Imagine shutting down or throttling back demand from a network of pool heaters, air conditioning systems, or other appliances to stabilize the electric grid.
That’s on the mind of California energy regulators, who may set first-in-the-nation rules for appliances that could reduce energy use during peak demand times.
California Energy Commissioner J. Andrew McAllister calls the idea an elegant, affordable solution that could have avoided rolling blackouts that plunged nearly 2 million people into darkness over two days in August during a heat wave. Web-enabled applications can control thermostats, lighting, and home alarm systems already, so, he asked, why not expand that reality?
“It’s actually a reality that’s time is here,” McAllister said in an interview. “The solutions are here. They’re technologically very feasible today.”
The Energy Commission voted unanimously Oct. 14 to begin rulemaking that would set standards and labeling requirements for flexible demand appliances. Now begins workshops, public comment, economic analysis, and other tasks before a proposed rule could come before the board in late 2021.
Supporters say having a fleet of appliances that can respond to demand could cut out the need for more-polluting and expensive peaker plants that get kicked online during high demand times. It also could put money back in the pocket of consumers.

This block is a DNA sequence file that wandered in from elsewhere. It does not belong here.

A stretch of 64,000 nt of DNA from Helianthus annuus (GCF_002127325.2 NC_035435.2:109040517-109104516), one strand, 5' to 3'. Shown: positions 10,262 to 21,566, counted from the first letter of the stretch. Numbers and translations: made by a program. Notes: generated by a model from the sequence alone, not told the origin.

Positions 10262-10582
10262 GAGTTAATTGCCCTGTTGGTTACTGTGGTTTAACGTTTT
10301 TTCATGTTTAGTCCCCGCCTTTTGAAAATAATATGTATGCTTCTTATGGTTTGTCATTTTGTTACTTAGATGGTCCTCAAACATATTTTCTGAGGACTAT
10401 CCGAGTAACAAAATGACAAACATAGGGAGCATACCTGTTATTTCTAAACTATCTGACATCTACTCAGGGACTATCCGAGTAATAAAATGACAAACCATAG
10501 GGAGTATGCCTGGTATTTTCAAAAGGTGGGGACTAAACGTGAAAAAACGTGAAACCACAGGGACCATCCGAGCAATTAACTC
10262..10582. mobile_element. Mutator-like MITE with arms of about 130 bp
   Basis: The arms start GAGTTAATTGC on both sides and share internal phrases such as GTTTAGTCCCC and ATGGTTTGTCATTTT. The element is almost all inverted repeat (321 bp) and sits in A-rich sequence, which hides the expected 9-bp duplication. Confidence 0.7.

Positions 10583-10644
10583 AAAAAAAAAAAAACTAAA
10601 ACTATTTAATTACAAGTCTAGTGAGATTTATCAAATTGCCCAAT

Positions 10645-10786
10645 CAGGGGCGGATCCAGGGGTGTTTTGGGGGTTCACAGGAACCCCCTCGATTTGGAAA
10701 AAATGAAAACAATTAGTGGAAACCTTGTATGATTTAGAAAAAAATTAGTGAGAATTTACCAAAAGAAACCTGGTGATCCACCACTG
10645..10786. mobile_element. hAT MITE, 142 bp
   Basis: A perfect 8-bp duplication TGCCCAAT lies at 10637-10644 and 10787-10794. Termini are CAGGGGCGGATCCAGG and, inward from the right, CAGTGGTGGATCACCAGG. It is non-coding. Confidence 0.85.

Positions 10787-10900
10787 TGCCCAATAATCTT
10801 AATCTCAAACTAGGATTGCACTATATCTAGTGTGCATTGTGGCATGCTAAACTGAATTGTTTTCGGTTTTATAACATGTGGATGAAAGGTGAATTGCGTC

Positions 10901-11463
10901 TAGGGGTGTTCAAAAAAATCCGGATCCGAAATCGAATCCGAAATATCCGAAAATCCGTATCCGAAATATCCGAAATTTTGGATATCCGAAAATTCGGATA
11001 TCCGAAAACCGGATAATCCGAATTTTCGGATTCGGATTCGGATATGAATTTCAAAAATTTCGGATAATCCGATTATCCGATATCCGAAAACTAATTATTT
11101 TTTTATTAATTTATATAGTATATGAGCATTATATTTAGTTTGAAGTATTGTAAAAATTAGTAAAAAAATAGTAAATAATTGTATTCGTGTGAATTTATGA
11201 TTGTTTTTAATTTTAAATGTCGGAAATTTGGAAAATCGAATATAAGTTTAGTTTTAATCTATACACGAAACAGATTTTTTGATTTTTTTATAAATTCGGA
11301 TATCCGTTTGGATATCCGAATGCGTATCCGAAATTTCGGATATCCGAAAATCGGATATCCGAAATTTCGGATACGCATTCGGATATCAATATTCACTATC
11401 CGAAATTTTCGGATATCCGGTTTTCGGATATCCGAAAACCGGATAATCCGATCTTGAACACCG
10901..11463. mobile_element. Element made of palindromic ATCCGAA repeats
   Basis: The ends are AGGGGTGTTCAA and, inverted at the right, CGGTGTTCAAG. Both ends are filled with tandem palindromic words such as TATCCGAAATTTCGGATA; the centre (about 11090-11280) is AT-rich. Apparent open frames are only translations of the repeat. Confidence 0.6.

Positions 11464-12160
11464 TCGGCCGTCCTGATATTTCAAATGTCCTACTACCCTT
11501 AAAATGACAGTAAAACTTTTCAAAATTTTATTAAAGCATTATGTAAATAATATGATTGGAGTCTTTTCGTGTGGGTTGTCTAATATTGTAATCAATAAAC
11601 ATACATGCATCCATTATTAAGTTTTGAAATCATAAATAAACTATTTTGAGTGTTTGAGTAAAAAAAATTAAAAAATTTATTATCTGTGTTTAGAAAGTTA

Opponents are concerned the Energy Commission rules could open appliances up to hacking, create safety issues, and be required to have specific ports—akin to a USB circuit.
“We want to be all in,” said Kevin Messner, senior vice president of policy and government relations for the Association of Home Appliance Manufacturers in Washington.
‘Charting the Path’
Messner’s group supports load-demand devices to better use resources. But he pointed to Washington state as reason for his concern. Starting in January, state law will require all electric water heaters to contain a certified port that would allow communication with a smart grid device.
A similar requirement in California could open appliances up to cyberattacks, Messner said.
“You would be taking a step back with security,” he said. “You have now created a massive incentive for hackers to figure out a gateway to access appliances.”
He also cautioned that the technology could stop washing machines during bleach cycles or cause food to rot in refrigerators. Different utilities, which could offer ports to customers, could also come with many varieties that could pose fire or other hazards not designed for by appliance manufacturers.
“It’s hard to know exactly what it would be,” Messner said.
McAllister said the rulemaking allows concerns and technology options to be discussed and “we’re charting the path forward.”
Whether the appliance rule will apply to a few devices or many more is still up in the air. Appliances that can store energy when supplies are in surplus and release it when needed could be part of the rule, as could just those that only reduce energy usage.
High on the list of requirements includes getting customer buy-in and not forcing regulations that would cost more than the actual benefit.
“We would never get to a place where we would turn a washer off in the middle of the cycle,” McAlliser said.
During the recent rolling blackouts, a few hours of lower thermostats or other actions could have prevented power outages, experts said.